Monday, January 31, 2011
Republicans Being Ruthless
Paul Krugman has some very strong words for a new incident of the same old Republican ruthlessness we’ve seen before.
Inquiry and Intimidation
”I haven’t seen this reported elsewhere — but Republicans in Congress are planning to investigate the Financial Crisis Inquiry Commission, looking for evidence of corruption and wrongdoing.
It’s absurd, of course: a tiny commission with a small budget didn’t offer much scope for corruption.”
”What the GOP wants is to make people afraid even to do research that produces conclusions they don’t like. ”
It is typical Krugman -- short, sharp and straight to the point. I don’t want to quote the whole post and you need to read every single word. Click on it.
I have no reason to doubt Professor Krugman, but just to show you I do check on these things, I found this at The Atlantic while I was researching the subject.
FCIC: The Private Sector Failed
”But these assessments ignored a fundamental agreement among nine of the 10 members -- a source of the report's continuing importance. The bipartisan commissioners emphatically concluded that one of the primary causes of the meltdown was massive failure of private sector decision-making, especially in major financial institutions. ”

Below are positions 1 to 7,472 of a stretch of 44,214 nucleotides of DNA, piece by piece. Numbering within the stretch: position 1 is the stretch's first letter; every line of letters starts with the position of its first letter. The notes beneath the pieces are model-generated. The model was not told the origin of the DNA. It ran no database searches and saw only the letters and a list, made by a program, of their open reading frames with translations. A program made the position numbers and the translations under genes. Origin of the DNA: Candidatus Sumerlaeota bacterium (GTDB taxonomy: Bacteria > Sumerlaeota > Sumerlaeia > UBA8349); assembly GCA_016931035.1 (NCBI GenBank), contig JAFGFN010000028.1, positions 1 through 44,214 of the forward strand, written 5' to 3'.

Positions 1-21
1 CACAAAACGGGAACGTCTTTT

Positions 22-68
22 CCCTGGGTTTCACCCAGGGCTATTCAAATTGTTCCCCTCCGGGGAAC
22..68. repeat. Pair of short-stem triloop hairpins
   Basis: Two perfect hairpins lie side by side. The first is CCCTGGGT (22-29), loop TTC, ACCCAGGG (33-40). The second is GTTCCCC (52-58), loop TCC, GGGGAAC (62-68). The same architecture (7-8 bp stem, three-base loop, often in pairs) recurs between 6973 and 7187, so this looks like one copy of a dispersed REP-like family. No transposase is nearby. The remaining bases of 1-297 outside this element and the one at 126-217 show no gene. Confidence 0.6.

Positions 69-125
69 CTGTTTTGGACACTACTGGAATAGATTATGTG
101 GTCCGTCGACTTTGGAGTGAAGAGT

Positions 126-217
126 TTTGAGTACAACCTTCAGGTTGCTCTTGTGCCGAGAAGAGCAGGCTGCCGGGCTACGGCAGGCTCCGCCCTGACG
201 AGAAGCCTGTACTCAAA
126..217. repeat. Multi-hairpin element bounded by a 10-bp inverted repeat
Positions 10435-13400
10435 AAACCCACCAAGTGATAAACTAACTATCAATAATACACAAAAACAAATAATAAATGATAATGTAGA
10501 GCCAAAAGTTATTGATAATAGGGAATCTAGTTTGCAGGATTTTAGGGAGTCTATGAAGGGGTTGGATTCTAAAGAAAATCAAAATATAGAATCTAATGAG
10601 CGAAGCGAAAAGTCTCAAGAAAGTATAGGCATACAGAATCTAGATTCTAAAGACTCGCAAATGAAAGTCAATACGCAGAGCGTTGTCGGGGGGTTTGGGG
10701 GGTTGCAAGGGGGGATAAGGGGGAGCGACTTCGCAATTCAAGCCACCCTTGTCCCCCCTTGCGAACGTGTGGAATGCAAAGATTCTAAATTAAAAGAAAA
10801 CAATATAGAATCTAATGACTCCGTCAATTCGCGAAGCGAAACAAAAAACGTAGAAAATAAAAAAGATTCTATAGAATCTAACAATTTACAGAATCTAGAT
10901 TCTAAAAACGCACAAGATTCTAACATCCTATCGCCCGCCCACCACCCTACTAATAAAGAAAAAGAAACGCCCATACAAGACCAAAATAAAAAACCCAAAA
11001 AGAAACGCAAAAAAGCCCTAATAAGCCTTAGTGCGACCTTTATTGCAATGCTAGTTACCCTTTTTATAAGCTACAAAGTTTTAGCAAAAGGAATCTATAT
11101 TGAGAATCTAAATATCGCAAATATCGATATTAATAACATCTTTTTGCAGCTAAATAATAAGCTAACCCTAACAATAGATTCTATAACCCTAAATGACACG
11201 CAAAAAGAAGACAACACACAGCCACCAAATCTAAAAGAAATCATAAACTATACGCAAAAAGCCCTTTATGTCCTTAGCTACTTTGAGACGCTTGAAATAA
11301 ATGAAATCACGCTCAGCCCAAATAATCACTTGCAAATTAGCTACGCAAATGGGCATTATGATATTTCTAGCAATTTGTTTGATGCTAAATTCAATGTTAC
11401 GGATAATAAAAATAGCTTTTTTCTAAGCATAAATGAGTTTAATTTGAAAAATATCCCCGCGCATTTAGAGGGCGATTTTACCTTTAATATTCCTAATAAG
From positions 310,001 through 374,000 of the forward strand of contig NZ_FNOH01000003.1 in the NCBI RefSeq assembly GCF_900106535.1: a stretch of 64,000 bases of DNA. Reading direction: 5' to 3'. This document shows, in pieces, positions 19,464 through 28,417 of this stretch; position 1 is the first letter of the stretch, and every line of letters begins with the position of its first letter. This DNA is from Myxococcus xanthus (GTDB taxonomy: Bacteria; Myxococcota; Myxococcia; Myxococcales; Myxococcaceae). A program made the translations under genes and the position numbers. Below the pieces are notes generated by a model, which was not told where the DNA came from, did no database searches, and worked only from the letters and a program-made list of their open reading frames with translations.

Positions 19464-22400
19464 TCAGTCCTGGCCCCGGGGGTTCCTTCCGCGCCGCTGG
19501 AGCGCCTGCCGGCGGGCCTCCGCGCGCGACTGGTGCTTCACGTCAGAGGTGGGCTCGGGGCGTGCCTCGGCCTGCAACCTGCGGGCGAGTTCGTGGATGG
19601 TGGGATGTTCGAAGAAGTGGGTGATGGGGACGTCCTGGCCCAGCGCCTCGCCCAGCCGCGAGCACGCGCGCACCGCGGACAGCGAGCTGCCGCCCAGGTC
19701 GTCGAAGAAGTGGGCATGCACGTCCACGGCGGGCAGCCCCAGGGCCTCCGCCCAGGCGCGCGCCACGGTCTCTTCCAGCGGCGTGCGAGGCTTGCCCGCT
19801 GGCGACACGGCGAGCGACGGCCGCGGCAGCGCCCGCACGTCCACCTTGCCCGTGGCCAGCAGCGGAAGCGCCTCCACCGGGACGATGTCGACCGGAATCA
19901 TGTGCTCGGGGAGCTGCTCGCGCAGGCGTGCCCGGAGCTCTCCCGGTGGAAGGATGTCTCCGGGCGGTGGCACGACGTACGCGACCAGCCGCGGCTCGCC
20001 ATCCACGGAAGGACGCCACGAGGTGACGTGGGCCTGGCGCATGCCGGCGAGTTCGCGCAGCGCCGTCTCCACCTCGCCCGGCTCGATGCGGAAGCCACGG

”The conclusion about massive private sector failure is summed up in a quote from JP Morgan's CEO Jamie Dimon who, when reflecting on the causes of the crisis, told the Commission: "I blame the management teams 100% and no one else."”
”Whatever one's views on the failures of Federal Reserve, the ineffectiveness of other regulators, the poor performance of the credit rating agencies, the mindless cheerleading of business media and certain short-term shareholders or the promotion of affordable housing as national policy, no one made the boards and business leaders of the major private institutions -- Merrill Lynch, Citigroup, Bear Stearns, Lehman Brothers, AIG, Goldman Sachs, Morgan Stanley, Bank of America, Washington Mutual, Countrywide et al -- take a self-destructive course on the most fundamental decision businesses make: how to allocate capital and under what conditions.”
The private sector failed. They failed to properly “allocate capital”. The private sector failed to “manage risk”. The private sector failed to protect the capital of their investors.
The private sector -- aided and abetted by the Republican Party and (in some cases) the Democratic Party -- did succeed in killing and crippling regulation and in co-opting the regulators. And they paid themselves handsomely for their massive failure.
January 31, 2011